int[] _Stuff = new int[];

    foreach (int _Something in _Stuff)

    {

    // do something;

    }

    Wanting a single row of NULL for a NULL input is the same as saying that the above loop should be entered and iterate one time. But that doesn't make sense because the array is empty.

    That being said, I do fully understand that a) there are workarounds for both cases, and b) that plenty of people see things the other way and have coded to that for quite some time and it seems to be working for them. I am just trying to clarify why I don't get the "NULL input returns 1 row of NULL" interpretation.

    So, I would say that it just seems so counter-intuitive to return anything if the input is NULL ;-).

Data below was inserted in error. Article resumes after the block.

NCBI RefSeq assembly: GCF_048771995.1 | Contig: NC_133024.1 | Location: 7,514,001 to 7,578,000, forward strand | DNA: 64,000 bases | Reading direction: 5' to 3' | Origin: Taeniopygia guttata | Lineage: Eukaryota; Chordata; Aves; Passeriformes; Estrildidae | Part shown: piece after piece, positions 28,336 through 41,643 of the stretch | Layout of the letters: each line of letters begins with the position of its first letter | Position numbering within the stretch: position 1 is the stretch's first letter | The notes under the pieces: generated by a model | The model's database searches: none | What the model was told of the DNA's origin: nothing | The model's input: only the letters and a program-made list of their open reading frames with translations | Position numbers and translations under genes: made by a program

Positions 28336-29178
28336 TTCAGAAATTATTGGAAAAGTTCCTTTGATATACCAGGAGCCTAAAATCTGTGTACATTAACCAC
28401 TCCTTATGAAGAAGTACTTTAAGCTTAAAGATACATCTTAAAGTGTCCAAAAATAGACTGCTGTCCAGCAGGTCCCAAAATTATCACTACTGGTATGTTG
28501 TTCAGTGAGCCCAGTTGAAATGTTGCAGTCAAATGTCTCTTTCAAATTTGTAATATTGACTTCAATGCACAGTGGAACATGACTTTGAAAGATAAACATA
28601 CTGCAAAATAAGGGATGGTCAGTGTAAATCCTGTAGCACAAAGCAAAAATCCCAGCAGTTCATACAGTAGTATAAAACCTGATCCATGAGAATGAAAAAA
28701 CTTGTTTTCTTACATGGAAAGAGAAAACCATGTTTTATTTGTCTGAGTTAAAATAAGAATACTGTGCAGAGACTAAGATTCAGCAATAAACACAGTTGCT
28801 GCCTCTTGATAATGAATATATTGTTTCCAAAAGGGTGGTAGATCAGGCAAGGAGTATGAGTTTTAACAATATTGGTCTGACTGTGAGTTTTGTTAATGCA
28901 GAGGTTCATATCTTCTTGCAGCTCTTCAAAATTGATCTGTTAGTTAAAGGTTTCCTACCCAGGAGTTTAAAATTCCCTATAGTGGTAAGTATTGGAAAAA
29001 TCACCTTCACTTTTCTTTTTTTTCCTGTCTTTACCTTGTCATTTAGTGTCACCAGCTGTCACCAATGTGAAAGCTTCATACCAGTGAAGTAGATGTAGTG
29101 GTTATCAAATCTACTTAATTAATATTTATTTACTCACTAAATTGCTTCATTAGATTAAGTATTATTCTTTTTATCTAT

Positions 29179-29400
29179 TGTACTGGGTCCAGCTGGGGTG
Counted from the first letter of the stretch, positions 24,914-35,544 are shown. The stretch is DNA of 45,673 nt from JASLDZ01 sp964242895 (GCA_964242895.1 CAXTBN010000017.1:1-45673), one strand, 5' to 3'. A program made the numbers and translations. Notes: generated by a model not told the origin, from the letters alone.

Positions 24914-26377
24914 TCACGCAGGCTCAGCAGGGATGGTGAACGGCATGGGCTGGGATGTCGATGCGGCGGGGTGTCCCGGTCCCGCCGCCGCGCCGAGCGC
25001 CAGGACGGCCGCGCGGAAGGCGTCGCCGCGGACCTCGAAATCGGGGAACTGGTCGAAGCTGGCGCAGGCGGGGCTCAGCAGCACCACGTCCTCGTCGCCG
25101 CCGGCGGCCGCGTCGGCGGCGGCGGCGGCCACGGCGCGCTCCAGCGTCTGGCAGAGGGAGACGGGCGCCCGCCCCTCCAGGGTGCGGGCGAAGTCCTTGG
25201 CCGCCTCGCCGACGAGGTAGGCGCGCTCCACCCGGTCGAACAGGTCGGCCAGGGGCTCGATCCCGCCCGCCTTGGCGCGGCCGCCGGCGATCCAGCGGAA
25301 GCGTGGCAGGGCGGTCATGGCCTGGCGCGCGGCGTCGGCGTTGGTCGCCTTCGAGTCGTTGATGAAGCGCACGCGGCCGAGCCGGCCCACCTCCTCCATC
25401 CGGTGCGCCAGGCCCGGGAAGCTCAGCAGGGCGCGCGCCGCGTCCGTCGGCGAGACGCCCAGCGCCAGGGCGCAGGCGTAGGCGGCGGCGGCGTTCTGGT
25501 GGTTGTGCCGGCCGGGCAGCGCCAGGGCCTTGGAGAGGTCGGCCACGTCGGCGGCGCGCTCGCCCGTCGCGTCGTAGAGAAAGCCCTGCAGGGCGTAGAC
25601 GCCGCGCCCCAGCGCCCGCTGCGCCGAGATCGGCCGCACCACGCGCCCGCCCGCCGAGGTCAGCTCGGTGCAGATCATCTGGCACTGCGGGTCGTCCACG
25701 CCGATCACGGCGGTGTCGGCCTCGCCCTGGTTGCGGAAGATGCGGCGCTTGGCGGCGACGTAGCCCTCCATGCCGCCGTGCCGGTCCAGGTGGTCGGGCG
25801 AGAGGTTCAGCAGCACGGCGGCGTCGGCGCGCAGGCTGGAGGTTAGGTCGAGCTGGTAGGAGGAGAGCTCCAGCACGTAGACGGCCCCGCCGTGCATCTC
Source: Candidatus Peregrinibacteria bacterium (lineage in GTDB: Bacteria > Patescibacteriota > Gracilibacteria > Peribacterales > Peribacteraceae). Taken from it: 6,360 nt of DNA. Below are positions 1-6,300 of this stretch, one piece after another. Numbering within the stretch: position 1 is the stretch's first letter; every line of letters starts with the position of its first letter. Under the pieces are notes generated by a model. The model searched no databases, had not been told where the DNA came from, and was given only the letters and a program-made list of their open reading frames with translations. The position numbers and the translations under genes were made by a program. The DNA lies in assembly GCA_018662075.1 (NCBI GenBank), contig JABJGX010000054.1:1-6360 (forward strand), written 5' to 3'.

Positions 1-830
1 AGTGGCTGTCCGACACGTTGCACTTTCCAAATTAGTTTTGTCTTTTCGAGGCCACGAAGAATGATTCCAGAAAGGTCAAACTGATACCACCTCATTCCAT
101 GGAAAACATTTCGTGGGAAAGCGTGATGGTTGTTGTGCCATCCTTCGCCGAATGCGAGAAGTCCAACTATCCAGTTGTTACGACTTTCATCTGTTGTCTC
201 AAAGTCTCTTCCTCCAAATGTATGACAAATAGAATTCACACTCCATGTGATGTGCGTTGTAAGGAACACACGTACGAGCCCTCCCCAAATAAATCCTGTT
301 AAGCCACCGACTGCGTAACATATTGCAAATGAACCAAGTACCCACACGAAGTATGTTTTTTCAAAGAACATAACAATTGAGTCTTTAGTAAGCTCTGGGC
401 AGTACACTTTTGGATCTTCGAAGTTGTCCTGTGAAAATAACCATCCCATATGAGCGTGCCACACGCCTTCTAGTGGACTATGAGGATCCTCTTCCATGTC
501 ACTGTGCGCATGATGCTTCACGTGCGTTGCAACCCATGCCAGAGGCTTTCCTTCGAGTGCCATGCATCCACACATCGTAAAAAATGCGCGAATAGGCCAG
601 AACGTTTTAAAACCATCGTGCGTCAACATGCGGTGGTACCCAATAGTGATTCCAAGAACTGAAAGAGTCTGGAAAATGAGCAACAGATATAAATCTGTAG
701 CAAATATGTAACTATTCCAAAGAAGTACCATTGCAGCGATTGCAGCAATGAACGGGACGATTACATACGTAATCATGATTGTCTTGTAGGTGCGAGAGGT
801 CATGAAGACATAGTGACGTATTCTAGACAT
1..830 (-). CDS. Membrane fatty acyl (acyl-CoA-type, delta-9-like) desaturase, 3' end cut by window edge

I should also point out that there is little purpose in bemoaning an extra optional parameter given that you would never even know it was there because you would never use it, and so it would still be a function call with just 2 parameters.

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  • FWIW, I agree with Solomon here.

    -- Gianluca Sartori

  • Solomon Rutzky (3/13/2016)


    Jeff Moden (3/12/2016)


    since there's a work around for that, as well, I can live with the idea that the relational purists have of not returning anything because a string wasn't actually provided. It just seems so counter intuitive to have a string function not return a NULL if provided a NULL.